For IAN SWEET’s Jilian Medford, touring is a form of therapy.
“I feel like I have to tour and play these songs constantly and live with them in order to be meditative and be able to process my mental health issues,” Medford tells AdHoc over the phone.
After playing solo shows in Boston’s DIY scene as IAN (a throwback to her high school skateboarding nickname), Medford teamed up with drummer Tim Cheney and bassist Damien Scalise to form IAN SWEET.
The band’s debut album, Shapeshifter, which dropped in September 2016 via Hardly Art, sees Medford processing and pondering those issues—anxiety, depression, panic attacks — on lo-fi, guitar-driven anthems referencing Nickelodeon and Michael Jordan. While Medford’s plaintive, reverb-drenched vocals anchor the record, Shapeshifter is enriched by the trio’s sheer musical chemistry, transforming complex arrangements into undeniably hooky garage-pop.
“It’s IAN when I’m on my own, but they add the SWEET,” Medford says, pausing for a second before cracking herself up.
Jilian Medford: Some of my heroes were people my parents were listening to, like Peter Gabriel and Kate Bush. They’ve always been heroes of mine as far as music goes, and they’ve shaped the way that I approach and think about music—a more “freaky” way [laughs]. Also, the way they involve theatrics, but not in an over-the-top way, was really influential.
Also, a big hero of mine that comes up in a lot of our music and art that we make is Michael Jordan. My dad was a basketball referee while I was growing up and was always taking me to games and involving me in that world.
The jump from Peter Gabriel to Michael Jordan is pretty funny.
Madeline Kenney loves to move. In the most literal sense, she’s talking about her Oakland home: “I don’t know if I can pay expensive rent just to be touring all the time,” she tells AdHoc over email, ahead of her headlining set at Trans-Pecos. But getting to this point in her life–California, touring musician–took a lot of moving, both physically and figuratively. Tracing the winding path of Kenney’s life reveals frequent and seemingly random detours: she’s studied neurobiology and has had a nearly decade-long career as a baker before focusing her energy as a musician.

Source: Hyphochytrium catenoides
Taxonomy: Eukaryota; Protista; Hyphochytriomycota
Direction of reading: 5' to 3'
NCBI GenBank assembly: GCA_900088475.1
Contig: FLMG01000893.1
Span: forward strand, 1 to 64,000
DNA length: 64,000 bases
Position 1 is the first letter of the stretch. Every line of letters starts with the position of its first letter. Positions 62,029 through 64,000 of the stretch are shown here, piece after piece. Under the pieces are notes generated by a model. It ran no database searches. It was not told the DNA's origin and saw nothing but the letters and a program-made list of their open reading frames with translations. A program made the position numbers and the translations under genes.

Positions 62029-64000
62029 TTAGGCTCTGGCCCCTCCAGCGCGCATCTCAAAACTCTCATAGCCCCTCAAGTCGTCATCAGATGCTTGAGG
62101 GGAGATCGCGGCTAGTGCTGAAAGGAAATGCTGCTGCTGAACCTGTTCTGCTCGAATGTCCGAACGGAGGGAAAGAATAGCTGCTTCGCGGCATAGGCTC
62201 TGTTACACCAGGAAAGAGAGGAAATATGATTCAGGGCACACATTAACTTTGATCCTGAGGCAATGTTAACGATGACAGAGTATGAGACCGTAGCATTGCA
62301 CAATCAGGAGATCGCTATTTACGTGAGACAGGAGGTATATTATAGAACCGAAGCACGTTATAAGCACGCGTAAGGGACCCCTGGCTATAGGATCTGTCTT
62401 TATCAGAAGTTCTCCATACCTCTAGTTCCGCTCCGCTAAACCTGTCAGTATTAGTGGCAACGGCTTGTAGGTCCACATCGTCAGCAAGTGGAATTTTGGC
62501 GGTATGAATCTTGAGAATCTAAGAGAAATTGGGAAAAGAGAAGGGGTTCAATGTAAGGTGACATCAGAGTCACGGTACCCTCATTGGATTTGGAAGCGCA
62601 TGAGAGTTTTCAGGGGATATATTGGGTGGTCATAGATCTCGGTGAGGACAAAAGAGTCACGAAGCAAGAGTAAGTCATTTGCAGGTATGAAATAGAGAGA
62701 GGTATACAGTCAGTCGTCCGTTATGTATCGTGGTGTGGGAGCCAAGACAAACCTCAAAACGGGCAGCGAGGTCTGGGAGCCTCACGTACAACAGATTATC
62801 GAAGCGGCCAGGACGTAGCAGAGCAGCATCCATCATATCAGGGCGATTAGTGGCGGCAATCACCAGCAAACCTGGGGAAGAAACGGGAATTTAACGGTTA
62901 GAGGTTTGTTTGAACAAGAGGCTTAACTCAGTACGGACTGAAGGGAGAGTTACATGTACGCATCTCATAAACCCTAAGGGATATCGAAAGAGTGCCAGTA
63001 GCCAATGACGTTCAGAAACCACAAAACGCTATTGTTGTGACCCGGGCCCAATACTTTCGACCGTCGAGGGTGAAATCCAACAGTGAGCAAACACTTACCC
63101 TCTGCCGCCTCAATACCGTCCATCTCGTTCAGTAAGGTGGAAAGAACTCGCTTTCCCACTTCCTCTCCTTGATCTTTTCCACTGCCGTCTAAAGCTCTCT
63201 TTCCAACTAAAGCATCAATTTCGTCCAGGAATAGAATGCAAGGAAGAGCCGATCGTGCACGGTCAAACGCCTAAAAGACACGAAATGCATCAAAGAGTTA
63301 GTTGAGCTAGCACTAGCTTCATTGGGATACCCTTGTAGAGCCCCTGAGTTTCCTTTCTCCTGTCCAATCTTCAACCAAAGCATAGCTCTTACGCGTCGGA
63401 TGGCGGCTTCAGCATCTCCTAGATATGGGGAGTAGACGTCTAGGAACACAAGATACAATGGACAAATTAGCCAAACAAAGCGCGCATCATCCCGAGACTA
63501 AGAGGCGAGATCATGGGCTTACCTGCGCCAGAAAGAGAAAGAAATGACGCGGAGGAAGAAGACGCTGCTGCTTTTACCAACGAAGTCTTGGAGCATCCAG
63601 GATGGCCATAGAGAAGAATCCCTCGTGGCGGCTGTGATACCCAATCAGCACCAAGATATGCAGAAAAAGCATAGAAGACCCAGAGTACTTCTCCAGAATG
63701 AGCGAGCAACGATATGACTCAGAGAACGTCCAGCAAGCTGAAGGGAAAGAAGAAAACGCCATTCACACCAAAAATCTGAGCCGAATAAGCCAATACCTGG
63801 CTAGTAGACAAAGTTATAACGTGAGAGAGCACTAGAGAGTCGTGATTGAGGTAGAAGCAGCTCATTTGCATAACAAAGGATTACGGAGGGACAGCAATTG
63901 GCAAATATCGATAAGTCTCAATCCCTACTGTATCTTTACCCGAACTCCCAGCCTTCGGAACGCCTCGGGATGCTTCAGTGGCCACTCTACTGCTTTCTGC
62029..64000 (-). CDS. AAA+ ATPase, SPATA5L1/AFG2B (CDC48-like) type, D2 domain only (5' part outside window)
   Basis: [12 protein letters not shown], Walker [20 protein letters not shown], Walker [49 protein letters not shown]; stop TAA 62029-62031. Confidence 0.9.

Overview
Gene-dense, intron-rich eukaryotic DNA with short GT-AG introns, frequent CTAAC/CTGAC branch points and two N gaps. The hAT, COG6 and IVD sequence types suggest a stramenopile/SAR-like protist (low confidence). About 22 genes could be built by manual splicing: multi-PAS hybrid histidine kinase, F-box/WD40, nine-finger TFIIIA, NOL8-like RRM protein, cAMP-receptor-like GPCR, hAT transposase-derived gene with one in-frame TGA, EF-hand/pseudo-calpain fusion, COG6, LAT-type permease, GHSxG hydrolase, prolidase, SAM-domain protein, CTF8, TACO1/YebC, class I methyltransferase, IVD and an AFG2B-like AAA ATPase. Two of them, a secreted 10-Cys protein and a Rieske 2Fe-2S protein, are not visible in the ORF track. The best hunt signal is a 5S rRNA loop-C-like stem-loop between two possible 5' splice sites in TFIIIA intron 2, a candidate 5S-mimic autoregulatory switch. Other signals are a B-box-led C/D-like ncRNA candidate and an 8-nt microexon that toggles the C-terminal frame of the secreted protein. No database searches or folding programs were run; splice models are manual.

Kenney’s endless curiosity and wandering spirit, though, shows itself in full force through her music. Her debut album, Night Night at the First Landing, is full of musical and lyrical detours–the cascading melody of “Always” seems to be searching for answers; the twinkling piano provides a guide. On several songs, Kenney loops her voice into a round, with each part singing the same mantra: “Don’t you worry about a thing.” With each piece of her musical puzzle, Kenney contends with her place in the universe, and the simultaneous excitement and uncertainty of innumerable possibilities.
AdHoc: I wanted to talk about your approach to composition. Your music, to me, is kaleidoscopic, meandering, searching; you layer sounds–fingerpicked guitar, harmonized vocals, steady drums–that create an almost ethereal space. You wrote, arranged, and tracked every song on the album–what’s your thought process when you begin to write a song, and when arranging it?
Madeline Kenney: Wow, thanks for such a thoughtful and kind description of my sound! Sometimes songs come together from a melodic idea on guitar or on my loop pedal, but more often than not I come up with melodies when I'm nowhere near an instrument. Then I have to do the work to put music to the lyrics or melody I've come up with. As far as arranging and layering sounds, I think that comes from hearing many melodies at once and wanting to squeeze everything in.